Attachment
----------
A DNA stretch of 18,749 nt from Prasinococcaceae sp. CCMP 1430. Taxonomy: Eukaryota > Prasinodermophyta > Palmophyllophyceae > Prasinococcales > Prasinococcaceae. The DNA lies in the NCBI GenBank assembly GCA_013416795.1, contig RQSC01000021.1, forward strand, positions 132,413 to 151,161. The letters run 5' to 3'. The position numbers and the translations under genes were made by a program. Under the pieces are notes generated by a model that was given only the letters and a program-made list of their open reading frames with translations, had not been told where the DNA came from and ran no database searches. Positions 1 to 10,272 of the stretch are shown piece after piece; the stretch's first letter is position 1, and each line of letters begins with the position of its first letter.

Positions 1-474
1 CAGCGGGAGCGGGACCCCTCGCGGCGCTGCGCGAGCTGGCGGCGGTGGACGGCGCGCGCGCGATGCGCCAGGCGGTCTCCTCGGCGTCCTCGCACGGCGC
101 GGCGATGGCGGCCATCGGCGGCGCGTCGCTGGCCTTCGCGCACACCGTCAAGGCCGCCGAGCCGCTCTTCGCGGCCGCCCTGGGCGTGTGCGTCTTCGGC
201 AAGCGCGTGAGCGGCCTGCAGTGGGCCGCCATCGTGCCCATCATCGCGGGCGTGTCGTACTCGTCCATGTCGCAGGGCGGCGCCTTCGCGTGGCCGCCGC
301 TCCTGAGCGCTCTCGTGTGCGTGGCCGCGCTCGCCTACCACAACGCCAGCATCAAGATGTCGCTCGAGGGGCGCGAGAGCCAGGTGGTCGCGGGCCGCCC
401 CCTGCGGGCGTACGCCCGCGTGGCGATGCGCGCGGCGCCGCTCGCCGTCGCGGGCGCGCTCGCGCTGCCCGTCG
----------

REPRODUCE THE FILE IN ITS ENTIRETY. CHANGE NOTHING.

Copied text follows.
A DNA stretch of 18,749 nt from Prasinococcaceae sp. CCMP 1430. Taxonomy: Eukaryota > Prasinodermophyta > Palmophyllophyceae > Prasinococcales > Prasinococcaceae. The DNA lies in the NCBI GenBank assembly GCA_013416795.1, contig RQSC01000021.1, forward strand, positions 132,413 to 151,161. The letters run 5' to 3'. The position numbers and the translations under genes were made by a program. Under the pieces are notes generated by a model that was given only the letters and a program-made list of their open reading frames with translations, had not been told where the DNA came from and ran no database searches. Positions 1 to 10,272 of the stretch are shown piece after piece; the stretch's first letter is position 1, and each line of letters begins with the position of its first letter.

Positions 1-474
1 CAGCGGGAGCGGGACCCCTCGCGGCGCTGCGCGAGCTGGCGGCGGTGGACGGCGCGCGCGCGATGCGCCAGGCGGTCTCCTCGGCGTCCTCGCACGGCGC
101 GGCGATGGCGGCCATCGGCGGCGCGTCGCTGGCCTTCGCGCACACCGTCAAGGCCGCCGAGCCGCTCTTCGCGGCCGCCCTGGGCGTGTGCGTCTTCGGC
201 AAGCGCGTGAGCGGCCTGCAGTGGGCCGCCATCGTGCCCATCATCGCGGGCGTGTCGTACTCGTCCATGTCGCAGGGCGGCGCCTTCGCGTGGCCGCCGC
301 TCCTGAGCGCTCTCGTGTGCGTGGCCGCGCTCGCCTACCACAACGCCAGCATCAAGATGTCGCTCGAGGGGCGCGAGAGCCAGGTGGTCGCGGGCCGCCC
401 CCTGCGGGCGTACGCCCGCGTGGCGATGCGCGCGGCGCCGCTCGCCGTCGCGGGCGCGCTCGCGCTGCCCGTCG